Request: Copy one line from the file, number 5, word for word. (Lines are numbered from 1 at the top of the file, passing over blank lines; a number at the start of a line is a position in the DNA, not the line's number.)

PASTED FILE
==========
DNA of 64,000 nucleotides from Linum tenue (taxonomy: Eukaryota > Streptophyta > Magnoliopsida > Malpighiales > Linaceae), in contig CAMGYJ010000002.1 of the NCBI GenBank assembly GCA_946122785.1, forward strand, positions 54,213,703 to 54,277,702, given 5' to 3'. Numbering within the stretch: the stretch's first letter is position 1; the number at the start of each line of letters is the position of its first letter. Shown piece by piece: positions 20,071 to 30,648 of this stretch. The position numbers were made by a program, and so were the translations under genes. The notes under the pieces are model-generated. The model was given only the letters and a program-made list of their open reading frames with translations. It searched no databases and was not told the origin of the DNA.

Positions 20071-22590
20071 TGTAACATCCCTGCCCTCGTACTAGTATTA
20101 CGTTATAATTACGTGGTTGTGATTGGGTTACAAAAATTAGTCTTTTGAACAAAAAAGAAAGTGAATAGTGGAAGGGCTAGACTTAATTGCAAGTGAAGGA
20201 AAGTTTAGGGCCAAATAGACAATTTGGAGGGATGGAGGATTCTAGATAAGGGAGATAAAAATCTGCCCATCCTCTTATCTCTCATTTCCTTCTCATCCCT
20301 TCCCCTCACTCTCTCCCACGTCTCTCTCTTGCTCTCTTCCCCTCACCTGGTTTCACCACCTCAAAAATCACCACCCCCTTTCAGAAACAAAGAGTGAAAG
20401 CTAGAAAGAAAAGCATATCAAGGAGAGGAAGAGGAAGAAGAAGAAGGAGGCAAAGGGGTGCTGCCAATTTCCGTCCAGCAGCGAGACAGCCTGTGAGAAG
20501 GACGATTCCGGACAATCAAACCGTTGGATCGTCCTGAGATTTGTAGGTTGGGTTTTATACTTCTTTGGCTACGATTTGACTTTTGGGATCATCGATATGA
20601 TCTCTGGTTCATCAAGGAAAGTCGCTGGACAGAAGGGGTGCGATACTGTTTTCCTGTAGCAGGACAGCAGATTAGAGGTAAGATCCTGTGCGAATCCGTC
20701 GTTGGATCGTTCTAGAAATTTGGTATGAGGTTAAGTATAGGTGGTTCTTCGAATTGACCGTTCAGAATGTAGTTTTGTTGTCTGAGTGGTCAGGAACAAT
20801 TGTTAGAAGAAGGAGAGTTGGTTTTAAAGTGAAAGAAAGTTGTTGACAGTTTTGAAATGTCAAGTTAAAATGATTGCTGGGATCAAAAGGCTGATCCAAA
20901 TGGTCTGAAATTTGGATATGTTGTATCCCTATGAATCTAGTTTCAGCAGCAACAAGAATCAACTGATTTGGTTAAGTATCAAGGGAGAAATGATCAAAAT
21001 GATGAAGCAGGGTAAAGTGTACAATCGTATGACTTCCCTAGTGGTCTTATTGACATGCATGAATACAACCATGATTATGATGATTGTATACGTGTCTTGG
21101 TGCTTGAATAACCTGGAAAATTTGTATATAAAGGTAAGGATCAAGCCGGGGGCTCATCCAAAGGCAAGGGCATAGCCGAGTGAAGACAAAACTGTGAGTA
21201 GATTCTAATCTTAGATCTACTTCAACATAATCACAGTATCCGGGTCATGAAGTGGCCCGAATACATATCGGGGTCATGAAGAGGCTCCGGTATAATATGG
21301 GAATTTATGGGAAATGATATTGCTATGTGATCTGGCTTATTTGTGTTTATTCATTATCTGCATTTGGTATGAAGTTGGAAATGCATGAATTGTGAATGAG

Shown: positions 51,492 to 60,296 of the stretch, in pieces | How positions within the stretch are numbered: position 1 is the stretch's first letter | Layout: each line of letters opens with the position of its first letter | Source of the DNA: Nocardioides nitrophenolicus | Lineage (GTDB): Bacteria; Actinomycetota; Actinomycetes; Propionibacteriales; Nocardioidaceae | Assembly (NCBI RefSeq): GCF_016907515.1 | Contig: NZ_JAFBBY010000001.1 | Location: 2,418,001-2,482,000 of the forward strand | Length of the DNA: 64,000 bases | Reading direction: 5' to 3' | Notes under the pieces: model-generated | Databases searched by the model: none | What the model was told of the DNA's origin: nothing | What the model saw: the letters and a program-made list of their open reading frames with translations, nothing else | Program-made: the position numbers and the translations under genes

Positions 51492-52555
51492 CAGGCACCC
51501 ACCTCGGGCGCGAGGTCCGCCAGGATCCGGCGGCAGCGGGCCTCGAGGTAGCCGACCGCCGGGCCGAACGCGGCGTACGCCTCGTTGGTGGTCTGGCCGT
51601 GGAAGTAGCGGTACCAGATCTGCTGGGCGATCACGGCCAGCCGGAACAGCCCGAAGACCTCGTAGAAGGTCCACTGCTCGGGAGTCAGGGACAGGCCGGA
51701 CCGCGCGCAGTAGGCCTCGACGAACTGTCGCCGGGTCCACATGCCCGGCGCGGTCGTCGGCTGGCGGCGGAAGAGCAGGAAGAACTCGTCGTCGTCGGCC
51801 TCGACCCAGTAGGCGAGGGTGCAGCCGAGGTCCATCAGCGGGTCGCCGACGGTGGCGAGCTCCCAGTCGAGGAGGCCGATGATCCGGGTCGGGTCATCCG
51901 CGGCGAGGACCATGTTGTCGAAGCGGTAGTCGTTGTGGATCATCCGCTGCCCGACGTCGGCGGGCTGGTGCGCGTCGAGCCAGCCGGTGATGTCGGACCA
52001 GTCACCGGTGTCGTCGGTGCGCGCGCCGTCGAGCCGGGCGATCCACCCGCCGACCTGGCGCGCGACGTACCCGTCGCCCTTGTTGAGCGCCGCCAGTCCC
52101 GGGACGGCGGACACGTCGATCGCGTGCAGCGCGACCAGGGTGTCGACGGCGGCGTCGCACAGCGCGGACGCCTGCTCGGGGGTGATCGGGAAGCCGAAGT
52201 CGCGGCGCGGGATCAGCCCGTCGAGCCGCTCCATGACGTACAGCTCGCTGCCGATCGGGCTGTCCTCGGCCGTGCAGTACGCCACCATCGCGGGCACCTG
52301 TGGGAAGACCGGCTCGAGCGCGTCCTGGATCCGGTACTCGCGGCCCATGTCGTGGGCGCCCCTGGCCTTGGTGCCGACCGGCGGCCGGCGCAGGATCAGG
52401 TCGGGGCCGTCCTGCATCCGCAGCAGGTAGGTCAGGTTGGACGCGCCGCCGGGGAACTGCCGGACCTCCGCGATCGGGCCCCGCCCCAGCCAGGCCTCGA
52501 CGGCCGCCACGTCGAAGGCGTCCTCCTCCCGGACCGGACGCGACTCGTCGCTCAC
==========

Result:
20201 AAGTTTAGGGCCAAATAGACAATTTGGAGGGATGGAGGATTCTAGATAAGGGAGATAAAAATCTGCCCATCCTCTTATCTCTCATTTCCTTCTCATCCCT